A summit between Russian President Vladimir Putin and his U.S. counterpart Joe Biden in Geneva on June 16 is unlikely to yield concrete agreements but the meeting will still be useful, a Kremlin aide says.
Putin and Biden will meet for the first time since the latter became president as the bilateral relationship is at its lowest in years.
During a news conference on June 14 in Brussels, Biden was asked about the specifics of the agenda of the June 16 summit with Putin, but he declined to provide any or assess how he’ll measure the success of the summit.
He suggested he’d be looking for areas of agreement with Putin, while also warning him against continued aggression toward the United States and its allies.
Putin’s foreign policy adviser, Yury Ushakov, told reporters on June 15 that the agenda — apart from the final communiques — was confirmed in his phone call with White House national-security adviser Jake Sullivan on June 14.
Nuclear stability, climate change, cybersecurity, and the fate of U.S. and Russian nationals who are in prison in each other’s countries would be on the agenda, Ushakov said.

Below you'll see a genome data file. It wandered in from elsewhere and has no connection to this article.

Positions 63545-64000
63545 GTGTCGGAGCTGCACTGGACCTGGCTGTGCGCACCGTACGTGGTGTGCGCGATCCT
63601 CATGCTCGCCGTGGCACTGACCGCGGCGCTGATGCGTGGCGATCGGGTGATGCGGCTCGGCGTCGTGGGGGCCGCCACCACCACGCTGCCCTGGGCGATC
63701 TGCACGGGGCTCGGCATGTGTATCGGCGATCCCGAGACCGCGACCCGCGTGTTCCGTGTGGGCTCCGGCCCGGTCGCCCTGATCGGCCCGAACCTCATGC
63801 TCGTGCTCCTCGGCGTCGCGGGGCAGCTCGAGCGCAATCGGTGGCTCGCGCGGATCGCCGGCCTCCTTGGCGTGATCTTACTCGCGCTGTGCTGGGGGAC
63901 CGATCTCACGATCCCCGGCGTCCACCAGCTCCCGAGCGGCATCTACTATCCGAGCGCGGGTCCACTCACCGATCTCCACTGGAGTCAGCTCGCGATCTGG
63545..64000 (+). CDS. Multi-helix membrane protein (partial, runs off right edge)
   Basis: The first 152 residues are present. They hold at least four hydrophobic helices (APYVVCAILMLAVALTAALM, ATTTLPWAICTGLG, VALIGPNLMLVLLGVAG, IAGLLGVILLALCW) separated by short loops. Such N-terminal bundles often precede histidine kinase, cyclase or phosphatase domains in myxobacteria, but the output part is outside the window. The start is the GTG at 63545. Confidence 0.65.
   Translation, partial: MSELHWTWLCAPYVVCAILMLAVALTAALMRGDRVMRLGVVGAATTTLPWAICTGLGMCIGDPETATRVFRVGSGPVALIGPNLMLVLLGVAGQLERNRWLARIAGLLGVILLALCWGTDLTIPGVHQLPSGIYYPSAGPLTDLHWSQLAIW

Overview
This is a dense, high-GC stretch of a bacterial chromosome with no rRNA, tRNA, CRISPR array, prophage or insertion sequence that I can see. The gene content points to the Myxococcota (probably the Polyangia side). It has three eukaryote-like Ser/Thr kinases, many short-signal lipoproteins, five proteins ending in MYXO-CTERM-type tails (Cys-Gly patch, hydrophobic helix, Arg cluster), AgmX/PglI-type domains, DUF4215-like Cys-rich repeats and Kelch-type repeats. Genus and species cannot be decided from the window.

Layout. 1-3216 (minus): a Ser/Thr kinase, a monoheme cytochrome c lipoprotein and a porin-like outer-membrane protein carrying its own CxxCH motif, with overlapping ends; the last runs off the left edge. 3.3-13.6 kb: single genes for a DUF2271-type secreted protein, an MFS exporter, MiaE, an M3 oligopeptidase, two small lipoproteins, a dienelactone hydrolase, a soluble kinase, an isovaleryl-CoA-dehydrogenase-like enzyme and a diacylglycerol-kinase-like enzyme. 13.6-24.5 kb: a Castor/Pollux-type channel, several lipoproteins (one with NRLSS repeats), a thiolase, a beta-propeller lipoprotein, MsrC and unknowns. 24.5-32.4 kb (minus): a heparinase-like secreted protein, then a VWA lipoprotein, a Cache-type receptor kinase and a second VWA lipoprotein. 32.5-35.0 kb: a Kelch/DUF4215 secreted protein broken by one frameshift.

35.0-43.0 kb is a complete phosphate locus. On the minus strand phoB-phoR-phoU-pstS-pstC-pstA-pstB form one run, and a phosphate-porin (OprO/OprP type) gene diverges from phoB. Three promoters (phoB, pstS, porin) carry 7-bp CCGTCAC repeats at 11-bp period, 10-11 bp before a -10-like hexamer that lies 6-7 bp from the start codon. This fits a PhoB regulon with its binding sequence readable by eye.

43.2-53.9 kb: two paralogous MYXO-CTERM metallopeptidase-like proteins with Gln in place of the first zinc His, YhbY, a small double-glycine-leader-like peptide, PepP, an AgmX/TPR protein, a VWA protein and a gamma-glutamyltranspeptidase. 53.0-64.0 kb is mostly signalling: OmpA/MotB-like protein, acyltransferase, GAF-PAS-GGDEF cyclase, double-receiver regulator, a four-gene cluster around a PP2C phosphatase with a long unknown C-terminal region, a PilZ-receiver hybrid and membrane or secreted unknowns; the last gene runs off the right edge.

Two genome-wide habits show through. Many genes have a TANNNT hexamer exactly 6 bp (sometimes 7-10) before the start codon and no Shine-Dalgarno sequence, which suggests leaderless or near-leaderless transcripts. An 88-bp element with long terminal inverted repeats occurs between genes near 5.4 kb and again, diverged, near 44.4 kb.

“I’m not sure that any agreements will be reached. I look at this meeting with practical optimism,” Ushakov told reporters in comments cleared for publication on June 14. TASS also quoted Ushakov as saying the meeting is set to start at 1 p.m. local time.
“I’m gonna make clear to President Putin that there are areas where we can cooperate, if he chooses, and if he chooses not to cooperate and acts in a way that he has in the past relative to cybersecurity and other activities, then we will respond, we will respond in kind,” Biden said.
Biden who in March said he believed Putin was a “killer,” described the Russian president on March 14 as “bright,” “tough,” and a “worthy adversary.”
But he indicated he would remain wary of any commitments coming out of their meeting, saying he would “verify first and then trust.”
Russia-U.S. ties reached a post-Cold War low following Russia’s annexation of Ukraine in 2014. Washington also accused Moscow of interference in the 2016 presidential election, imposing sanctions on Russian companies and individuals.
“The situation is just close to critical. Of course, something should be done in this context,” said Ushakov, who was the Russian ambassador to the United States from 1998 to 2008.
Based on reporting by Reuters and TASS